It perhaps speaks to Adams’ desire to “[point] out… something of the real life-character of our Early Days” (298) that what we might consider the more tangible elements of The Counterfeit Seal are startlingly accurate. The narrative informs us that the Philip Laing (one of the first settler ships to Otago) set sail from Greenock, Scotland, on the 27th of November, 1848, and later announces to the reader that “it was on Saturday morning, the 15th April, 1848, that Captain Elles brought his ship round Poatiri headland” (106). Further, it is narrated that upon the of the Philip Laing in Otago, all the recently arrived settlers gather aboard the John Wickliffe and in their first united act “[mingled] their voices in the return of praise and thanks giving to Him who had so signally watched over them” (123). The Cyclopedia of New Zealand49 confirms Adams timeline – the Philip Laing is, in fact, recorded as having left Scotland, and then arrived in New Zealand on the dates provided by Adams. In a novel written by such a religiously minded author it might be tempting to consider the communal prayer meeting an embodiment of wishful thinking, however Ernest Merrington50, in his work on the Rev. Thomas Burns, also writes that “when the Philip Laing arrived about three weeks after the John Wickliffe, however, the opportunity was taken to mark the event with suitable thanksgiving to Almighty God” (171).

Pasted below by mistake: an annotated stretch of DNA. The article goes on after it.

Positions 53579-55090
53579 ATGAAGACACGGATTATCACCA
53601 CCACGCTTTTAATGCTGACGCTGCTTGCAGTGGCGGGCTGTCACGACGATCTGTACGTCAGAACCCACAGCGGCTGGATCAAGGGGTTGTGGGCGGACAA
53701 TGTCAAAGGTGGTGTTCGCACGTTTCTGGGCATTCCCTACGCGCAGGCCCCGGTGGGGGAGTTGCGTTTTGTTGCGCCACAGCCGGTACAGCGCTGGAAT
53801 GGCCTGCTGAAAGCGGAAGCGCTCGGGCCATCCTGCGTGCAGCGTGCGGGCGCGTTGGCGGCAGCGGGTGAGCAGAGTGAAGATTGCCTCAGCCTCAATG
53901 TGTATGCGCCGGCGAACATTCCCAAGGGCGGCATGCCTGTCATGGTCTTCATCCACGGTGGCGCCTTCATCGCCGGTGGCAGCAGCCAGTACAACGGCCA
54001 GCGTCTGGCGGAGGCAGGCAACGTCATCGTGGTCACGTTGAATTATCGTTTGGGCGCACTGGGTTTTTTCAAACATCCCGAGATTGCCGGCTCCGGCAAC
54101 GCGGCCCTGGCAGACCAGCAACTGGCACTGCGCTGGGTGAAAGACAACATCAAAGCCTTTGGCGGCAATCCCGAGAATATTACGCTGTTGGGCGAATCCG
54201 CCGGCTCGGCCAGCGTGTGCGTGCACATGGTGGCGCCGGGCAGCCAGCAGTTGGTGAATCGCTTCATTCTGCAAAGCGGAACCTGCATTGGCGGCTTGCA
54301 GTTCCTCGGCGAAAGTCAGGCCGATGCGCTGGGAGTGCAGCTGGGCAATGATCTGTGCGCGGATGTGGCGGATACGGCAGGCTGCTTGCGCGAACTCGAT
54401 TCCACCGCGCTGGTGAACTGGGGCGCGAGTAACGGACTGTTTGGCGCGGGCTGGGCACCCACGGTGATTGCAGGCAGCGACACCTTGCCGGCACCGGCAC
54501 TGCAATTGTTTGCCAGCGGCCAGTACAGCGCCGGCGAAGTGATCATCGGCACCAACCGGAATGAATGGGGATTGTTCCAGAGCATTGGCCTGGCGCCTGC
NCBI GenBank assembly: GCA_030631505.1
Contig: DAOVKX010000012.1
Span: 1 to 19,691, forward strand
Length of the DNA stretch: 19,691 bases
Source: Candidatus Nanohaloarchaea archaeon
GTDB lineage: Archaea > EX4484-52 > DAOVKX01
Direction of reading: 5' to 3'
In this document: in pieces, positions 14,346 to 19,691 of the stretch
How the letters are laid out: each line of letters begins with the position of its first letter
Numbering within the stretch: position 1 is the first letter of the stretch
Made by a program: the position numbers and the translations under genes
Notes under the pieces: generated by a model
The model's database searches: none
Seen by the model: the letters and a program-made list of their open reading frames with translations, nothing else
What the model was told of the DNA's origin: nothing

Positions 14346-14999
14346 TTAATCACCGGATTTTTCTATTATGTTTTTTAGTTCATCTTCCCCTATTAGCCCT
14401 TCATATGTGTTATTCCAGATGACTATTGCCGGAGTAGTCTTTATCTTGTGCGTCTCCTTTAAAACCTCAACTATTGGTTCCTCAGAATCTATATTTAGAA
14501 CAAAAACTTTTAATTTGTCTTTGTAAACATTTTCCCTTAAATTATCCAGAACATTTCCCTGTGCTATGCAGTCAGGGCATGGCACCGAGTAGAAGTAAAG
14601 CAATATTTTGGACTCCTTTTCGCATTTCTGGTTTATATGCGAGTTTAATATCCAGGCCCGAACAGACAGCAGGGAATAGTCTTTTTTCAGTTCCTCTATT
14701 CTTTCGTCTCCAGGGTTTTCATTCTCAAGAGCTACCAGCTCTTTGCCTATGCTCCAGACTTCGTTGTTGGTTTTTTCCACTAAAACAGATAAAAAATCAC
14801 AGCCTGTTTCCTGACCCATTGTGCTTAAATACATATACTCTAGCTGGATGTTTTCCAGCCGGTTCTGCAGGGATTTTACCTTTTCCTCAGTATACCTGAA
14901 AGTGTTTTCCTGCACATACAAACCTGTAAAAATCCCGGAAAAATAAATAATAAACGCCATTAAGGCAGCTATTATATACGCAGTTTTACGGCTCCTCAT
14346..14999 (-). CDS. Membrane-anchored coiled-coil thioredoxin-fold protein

Whether The Counterfeit Seal succeeded in leaving its reader “pleasantly entertained and instructed”51 – as promised by the Otago Witness – is certainly a matter of opinion. But it is hoped that we, the reader, may engage with the work of Robert Noble Adams in appreciation for the message he sought to convey, and respect for the generations he desired to honour.

"Death of Wahanui." Otago Witness [Dunedin] 9 Dec 1897, 2284th ed.: 39. PapersPast. Web. 2 Nov. 2014.

"Death of Wahanui." Otago Witness [Dunedin] 9 Dec 1897, 2284th ed.: 39. PapersPast. Web. 2 Nov. 2014.